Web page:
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Five Reasons to Be Terrified of Google Wave

Google Wave, announced today at Google's I/O Developer conference in San Francisco, is a hybridized email system that will fundamentally change the way we think about electronic messaging. This is foreboding for at least five reasons. (Below, a wave in action.)


1) Participating in a Wave is a little like an email chain, and a little like instant messaging; you can embed documents, Google Web Elements, photos and other multimedia, and the whole bailywick is presented as one stream of conversation. People can jump in or jump out at any time, and they can track back to see how a conversation got started. 

The advantage, Google says, is "rich formatting." But this "formatting" is also a lot like instant message formatting. We all know what that'll mean: short, declarative sentences; loss of all punctuation, greetings, and email signatures (with important info like phone numbers); and conversations that are much longer than they should be. Dislike long billowy emails? You'll despise the bizarre, choppy prolixity of long waves.

2) "With live transmission as you type, participants on a wave can have faster conversations, see edits and interact with extensions in real-time." That's what Google says. Am I the only one who writes an email, then revises it for tone and clarity? It's creepy enough that other people know when I'm typing on Gtalk. Now they can see what I'm thinking as I try out sentences?

3) Every college student is familiar with the next liability. Email chains—the closest thing to waves at this point—are all fun and games until someone CC's the wrong person, like a parent, relative, boss or overly-sensitive co-worker. "Any participant can reply anywhere in the message, edit the content and add participants at any point in the process," Google says. That'll make keeping track of participants a lot harder. Subtract the aforementioned opportunities to self-edit, and you have a social trainwreck ready and waiting.

Picture 1

4) Google Wave, like all fun new toys on the Web these days, has its own API, aspiring to be a platform as well as a tool. It has "robots" that enable live functions like searching, linking and translation, and a wave can be embedded in a site to make things more "collaborative," according to Google.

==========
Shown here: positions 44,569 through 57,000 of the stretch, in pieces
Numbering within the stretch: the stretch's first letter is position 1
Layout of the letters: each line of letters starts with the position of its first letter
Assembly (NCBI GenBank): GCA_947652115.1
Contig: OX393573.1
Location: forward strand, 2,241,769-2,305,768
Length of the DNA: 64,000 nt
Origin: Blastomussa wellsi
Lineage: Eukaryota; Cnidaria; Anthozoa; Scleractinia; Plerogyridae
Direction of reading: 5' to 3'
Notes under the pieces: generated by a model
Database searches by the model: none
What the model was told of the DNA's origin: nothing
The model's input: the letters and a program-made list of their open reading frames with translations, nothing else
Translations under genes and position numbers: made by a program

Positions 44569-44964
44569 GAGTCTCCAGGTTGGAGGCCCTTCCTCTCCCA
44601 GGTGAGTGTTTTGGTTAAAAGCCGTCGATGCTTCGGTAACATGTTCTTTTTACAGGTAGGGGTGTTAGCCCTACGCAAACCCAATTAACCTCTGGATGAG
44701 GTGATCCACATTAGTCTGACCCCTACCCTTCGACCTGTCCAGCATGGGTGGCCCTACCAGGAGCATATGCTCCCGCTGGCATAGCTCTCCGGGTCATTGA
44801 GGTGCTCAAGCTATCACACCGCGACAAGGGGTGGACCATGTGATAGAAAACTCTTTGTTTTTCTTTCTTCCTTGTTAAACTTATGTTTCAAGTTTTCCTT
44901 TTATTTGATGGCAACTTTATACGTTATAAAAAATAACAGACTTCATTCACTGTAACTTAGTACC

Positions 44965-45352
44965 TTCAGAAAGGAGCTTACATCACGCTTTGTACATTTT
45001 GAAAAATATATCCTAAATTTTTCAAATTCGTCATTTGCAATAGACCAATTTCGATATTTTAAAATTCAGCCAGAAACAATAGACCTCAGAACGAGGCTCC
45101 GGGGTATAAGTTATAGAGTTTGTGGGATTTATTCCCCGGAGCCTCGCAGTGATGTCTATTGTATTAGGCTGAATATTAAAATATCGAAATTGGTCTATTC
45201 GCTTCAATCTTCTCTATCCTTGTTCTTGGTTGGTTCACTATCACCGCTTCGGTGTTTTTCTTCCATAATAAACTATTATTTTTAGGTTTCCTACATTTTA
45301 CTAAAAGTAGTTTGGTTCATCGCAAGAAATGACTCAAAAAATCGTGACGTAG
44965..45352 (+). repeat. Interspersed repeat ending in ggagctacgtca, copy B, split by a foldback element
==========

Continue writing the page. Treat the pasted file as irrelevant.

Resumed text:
Leaving aside spam for a second—which I realize is no trifle—what is it with platforms? How many of these things can we have before we all join hands across America? Any company with moderately ambitious developers is already trying to handle smartphone apps, Facebook's API, Twitter, widgets, and who knows how many other endeavors. Do we really need to throw another silo of communication on the pile?

5) The worst thing about Wave: I'm going to try it anyway. Google's apps are roundly excellent, with the exception of maybe Picasa, which is shamed by Flickr. Why? I'm curious how Wave survived amidst a new, post-recession Google that cuts funding for pie-in-the-sky projects; obviously, Google really believes in Wave, and the search engine giant is rarely wrong about these things.

When Wave goes live "later this year," you can be the first to know—and resent—by signing up here.

Related: Google I/O: The Next Android OS—Google Donut, Looks Tasty

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  • Scott Lovingood

    While any technology will have its ups and downs, the only way to see what will really happen is to release it into the wild.

    I think the idea of being able to collaborate in real time in a much easier format will make it much more useful. Decentralized outsourced operations often lack this type of functionality. The only problem I see is that Google often designs for the consumer who may not see the value in this type of tool.

    Enterprise level security would make this a huge hit and give them some nice inroads to businesses, colleges, home school students, etc. It has a lot of potential but only time will tell if they execute it well.

    Scott Lovingood
    Creating Wealth

  • Steve Wax

    Love the headline, I am also concerned about the death of punctuation, and there ought to be a federal regulation restricting comment length, given Gregg DesElms post above.

  • Gregg L. DesElms

    Thinking of Wave in terms of "replacing" such as GMAIL (or even email, itself) is just silly. Not every Internet communication needs to be (or even should be) as would be in Wave. Traditional email, at the very least, should (and likely will) never go away. Of this, I think there should be little fear or doubt.

    Now, that doesn't mean there won't be a place -- and a potent one, indeed -- in our lives for such as Wave and its ineluctable variants. It, too, will be useful, under the right circumstances. In fact, from my admittedly only-cursory analysis of it to date, I'm thinking that what actually MAY be "replaced" by Wave, as a practical matter, is traditional "chat," as we now know it (though traditional chat, mark my words, will continue to be around for years and years, too, no matter how good Wave ultimately gets).

    Regardless, one thing about which we should all be clear in our minds is that we're not talking about the mere replacing of anything, here. Wave, for better or worse, seems very nearly of the nature of paradigm shift... and far be it from me to suggest that that's, necessarily, a bad thing, here.